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Earth's most powerful telescope just captured stunning images of the sun. Here are the otherworldly photos.

Building the world's largest telescope
Building the world's largest telescope 04:51

A powerful telescope focused on the sun has returned otherworldly, high-quality photos showing the surface of our solar system's star. 

The telescope, operated by the National Science Foundation, captured images of sunspots and quiet regions. The scope, known as the Daniel K. Inouye Solar Telescope, uses a high-quality imaging device to capture the photos, according to a May 19 news release announcing the photos. 

The Inouye Solar Telescope, on the island of Maui, Hawaii, is the most powerful solar telescope in the world, according to the foundation.

The foundation called the photos "unprecedented" and said the details visible in the images would help solar scientists "better understand the Sun's magnetic field," as well as give information about the possible causes of solar storms, which is what happens when the sun releases large amounts of energy in the form of solar flares. 

The photographed sunspots show dark and cool regions on the sun's photosphere, or surface. These are formed by strong magnetic fields, the National Science Foundation said, and can vary in size but are often equal or larger than the size of the Earth. Photos of the sunspots show bright dots, known as umbral dots, surrounded by bright strands known as "penumbral filaments." In the umbra, the magnetic field is the strongest. 

Bright orange filaments surrounded umbral dots in a sunspot. NSF/AURA/NSO

Other photos show quiet regions of the sun. One photo shows convection cells, which are rising plumes of incredibly hot plasma. The cells are surrounded by lanes of cooler plasma flowing downwards, creating a bright orange and yellow pattern in the photograph.

The plasma rises in bright bubbles before cooling and darkening.  NSF/AURA/NSO

Another incredible image shows what the National Science Foundation called a "light bridge," which crosses a sunspot's umbra from end to end. The bridges are "believed to be the signature of the start of a decaying sunspot," meaning that area will eventually break apart. The image taken by the telescope shows the light bridge in "remarkable detail," the foundation said.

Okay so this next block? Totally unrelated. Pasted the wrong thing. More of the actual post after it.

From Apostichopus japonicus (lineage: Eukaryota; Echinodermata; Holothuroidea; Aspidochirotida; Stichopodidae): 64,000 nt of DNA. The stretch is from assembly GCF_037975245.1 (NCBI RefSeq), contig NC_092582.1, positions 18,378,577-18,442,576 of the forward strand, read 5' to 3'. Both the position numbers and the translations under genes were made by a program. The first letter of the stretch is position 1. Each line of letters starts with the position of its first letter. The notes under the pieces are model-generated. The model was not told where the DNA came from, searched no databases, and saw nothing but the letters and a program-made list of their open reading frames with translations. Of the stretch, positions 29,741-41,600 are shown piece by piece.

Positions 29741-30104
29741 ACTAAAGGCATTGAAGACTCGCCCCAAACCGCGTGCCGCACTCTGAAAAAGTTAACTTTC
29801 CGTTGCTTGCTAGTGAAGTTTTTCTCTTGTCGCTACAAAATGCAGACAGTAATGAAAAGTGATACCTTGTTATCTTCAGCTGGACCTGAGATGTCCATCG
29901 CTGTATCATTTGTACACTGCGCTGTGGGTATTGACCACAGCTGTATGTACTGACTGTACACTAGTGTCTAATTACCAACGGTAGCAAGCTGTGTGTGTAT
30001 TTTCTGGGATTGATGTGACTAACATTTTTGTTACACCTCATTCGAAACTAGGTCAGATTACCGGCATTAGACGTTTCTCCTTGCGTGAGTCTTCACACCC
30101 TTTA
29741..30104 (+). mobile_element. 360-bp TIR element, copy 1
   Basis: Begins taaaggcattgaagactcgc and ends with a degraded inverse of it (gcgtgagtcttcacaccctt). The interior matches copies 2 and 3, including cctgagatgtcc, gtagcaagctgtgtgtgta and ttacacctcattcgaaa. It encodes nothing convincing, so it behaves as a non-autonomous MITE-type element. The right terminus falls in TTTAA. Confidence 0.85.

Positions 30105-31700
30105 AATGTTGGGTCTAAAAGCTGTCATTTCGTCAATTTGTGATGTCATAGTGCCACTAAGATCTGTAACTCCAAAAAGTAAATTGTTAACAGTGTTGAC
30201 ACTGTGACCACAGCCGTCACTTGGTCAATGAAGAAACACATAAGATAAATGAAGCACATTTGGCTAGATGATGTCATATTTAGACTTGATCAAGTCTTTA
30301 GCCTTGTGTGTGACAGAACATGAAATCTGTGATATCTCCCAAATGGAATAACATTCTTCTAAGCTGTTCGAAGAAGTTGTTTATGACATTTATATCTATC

The light bridge as photographed by the Inouye Solar Telescope. NSF/AURA/NSO

The telescope also photographed the chromosphere, the atmospheric level above the photosphere. There, images show dark tendrils "originating from locations of small-scale magnetic field accumulations," the foundation said. 

The fine threads of plasma that make up the solar atmosphere are visible in this image.  NSF/AURA/NSO

The photos captured this month are just the start of the telescope's mission, the National Science Foundation said. The scope is in its "Operations Commissioning Phase," where it is slowly brought up to full capability. Multiple researchers were invited to use the scope during this phase, after they submitted proposals for specific goals. 

The images captured are just some of the data collected by those researchers, the foundation said. More information will be released by the Inouye Solar Telescope's Data Center in the future. 

"As the Inouye Solar Telescope continues to explore the Sun, we expect more new and exciting results from the scientific community – including spectacular views of our solar system's most influential celestial body," the foundation said. 

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